The compound removal model allowed the comparison of DNN and Macau to Random Forest for all data sets. Figure 5 shows the performance of DNN (blue), Macau (red), and Random Forest (green) for the PKIS and HTSFP data sets when whole compounds are removed. The performance progression of Random Forest was very similar to DNN on the PKIS data set (Fig. 5a). For the HTSFP data set, the decrease in performance was faster than either Macau or DNN (Fig. 5b, c). However, there was still an acceleration of the performance degradation as the amount of training data removed increased. Random Forest also showed larger variability between the results of the different hyperparameter sets than the other techniques. This variability is related to the large effect that some hyperparameters, such as whether bootstrap is used to construct the trees or the maximum number of features to use, have on the model performance.
Figure 5
Fig. 5

Comparison of Random Forest to DNN and Macau. a Median RMSD values relative to the model with complete training data for the PKIS data set are shown. b, c Median MCC values relative to the model with complete training data are shown for HTSFP5 (b) and HTSFP10 (c). Results for DNN are shown in blue, red for Macau and green for Random Forest

Discussion

We have analysed the effect of missing data on the performance of different multitask prediction methods. Our results showed that the performance decreases gradually as progressively larger amounts of data were removed from the training set. Indeed it was only when the amount of data removed was larger than 80% of the original data that the performance decrease became much steeper. This effect was visible in both DNN and Macau and it was not dependant on the hyperparameters of the model or the specific data that were seen by the models. It was also observed in both classification and regression problems. As the mathematical underpinnings of the two methods are so different, our results suggest that it is the multitask character that drives the benefits of these techniques for dealing with sparse data.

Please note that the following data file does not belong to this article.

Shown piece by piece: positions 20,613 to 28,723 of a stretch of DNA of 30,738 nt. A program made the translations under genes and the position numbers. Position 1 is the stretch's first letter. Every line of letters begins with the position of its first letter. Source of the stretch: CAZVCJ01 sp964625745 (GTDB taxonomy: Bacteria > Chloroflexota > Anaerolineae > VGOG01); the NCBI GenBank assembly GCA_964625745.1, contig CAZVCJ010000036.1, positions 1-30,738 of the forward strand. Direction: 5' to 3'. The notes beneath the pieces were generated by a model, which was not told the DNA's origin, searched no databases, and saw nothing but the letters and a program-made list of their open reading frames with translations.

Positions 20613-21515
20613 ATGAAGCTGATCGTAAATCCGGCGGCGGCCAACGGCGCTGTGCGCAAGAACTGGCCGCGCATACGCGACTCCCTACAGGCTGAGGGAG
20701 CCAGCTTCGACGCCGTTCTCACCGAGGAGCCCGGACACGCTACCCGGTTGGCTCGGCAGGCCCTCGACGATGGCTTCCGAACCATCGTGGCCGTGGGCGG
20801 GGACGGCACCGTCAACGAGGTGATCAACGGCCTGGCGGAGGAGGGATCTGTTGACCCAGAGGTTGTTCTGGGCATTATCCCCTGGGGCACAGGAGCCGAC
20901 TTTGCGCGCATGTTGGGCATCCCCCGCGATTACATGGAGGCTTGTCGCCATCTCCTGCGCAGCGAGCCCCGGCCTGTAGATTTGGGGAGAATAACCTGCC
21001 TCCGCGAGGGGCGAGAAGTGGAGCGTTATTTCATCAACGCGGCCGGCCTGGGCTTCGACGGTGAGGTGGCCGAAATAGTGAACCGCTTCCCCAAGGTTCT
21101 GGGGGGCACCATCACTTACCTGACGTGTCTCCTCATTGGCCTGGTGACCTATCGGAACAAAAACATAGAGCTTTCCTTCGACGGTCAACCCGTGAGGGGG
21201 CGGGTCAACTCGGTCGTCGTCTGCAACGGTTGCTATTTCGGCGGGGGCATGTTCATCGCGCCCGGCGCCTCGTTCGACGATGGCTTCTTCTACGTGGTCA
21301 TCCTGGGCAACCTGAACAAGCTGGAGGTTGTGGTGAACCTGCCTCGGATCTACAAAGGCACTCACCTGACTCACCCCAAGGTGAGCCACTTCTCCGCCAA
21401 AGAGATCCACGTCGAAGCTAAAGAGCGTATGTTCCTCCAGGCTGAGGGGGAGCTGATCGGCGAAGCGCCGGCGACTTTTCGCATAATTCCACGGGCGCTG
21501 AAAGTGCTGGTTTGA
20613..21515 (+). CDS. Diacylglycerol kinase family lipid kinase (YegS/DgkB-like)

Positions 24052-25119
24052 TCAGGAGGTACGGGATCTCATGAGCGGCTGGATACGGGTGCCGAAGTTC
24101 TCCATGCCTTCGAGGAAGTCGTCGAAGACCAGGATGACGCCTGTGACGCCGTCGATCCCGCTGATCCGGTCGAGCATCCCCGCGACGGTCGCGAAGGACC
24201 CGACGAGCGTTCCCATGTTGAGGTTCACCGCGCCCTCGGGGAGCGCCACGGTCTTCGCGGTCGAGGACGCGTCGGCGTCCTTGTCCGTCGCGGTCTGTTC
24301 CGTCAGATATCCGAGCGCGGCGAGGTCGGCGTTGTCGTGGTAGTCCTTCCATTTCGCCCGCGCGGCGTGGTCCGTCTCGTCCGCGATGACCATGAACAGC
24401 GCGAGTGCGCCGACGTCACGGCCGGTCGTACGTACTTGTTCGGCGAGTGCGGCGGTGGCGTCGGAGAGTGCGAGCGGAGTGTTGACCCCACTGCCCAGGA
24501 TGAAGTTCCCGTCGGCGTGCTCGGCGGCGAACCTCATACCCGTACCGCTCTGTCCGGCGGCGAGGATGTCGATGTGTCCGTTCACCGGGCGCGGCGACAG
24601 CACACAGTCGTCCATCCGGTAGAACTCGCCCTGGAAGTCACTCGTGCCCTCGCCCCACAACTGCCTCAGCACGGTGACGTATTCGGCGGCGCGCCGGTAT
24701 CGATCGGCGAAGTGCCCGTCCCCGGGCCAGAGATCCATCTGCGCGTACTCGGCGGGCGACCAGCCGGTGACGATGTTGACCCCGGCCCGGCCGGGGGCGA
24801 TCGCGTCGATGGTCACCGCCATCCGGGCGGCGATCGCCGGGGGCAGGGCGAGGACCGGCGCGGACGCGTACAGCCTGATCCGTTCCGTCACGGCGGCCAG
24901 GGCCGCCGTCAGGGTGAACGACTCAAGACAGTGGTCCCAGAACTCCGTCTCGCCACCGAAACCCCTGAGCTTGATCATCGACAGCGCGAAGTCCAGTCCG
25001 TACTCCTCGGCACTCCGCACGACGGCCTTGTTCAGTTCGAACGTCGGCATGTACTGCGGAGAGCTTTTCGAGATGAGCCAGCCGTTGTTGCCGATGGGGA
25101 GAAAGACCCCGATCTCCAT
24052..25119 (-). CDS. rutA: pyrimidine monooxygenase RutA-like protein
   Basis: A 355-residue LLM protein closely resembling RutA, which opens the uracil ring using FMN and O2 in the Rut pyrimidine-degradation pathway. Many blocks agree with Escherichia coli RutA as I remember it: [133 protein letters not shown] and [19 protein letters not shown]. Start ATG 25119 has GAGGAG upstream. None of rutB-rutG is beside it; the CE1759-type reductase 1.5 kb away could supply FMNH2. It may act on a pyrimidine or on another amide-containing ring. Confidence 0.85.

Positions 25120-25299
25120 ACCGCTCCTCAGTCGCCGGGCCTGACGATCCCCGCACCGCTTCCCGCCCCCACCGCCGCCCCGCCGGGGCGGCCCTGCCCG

The comparison of the data removal models on the PKIS data set seems to lend further support to this hypothesis, as the performance progression is quite different between the models that generate complete but smaller data set and the label removal model that generates sparse data sets. Performance is higher in the label removal model, where the removed activity labels might be compensated by activity values of the same compound on related assays. This is not possible in the other removal models, as whole compounds or assays are removed. However, the performance progression on the HTSFP subsets for label and compound removal models is very similar.

One explanation for the difference between the data removal models on the two data sets could be the small number of compounds in the PKIS data set, as the effect of the removal of compounds would have a bigger impact on this data set. It does not seem to be connected to differences in the chemical diversity of the compounds in each data set. In both data sets, the average and median similarity between all pairs of compounds are very similar. These results do not allow us to obtain a clear answer on this aspect and more analysis would be needed to fully ascertain what is behind the difference in performance progression between the data sets.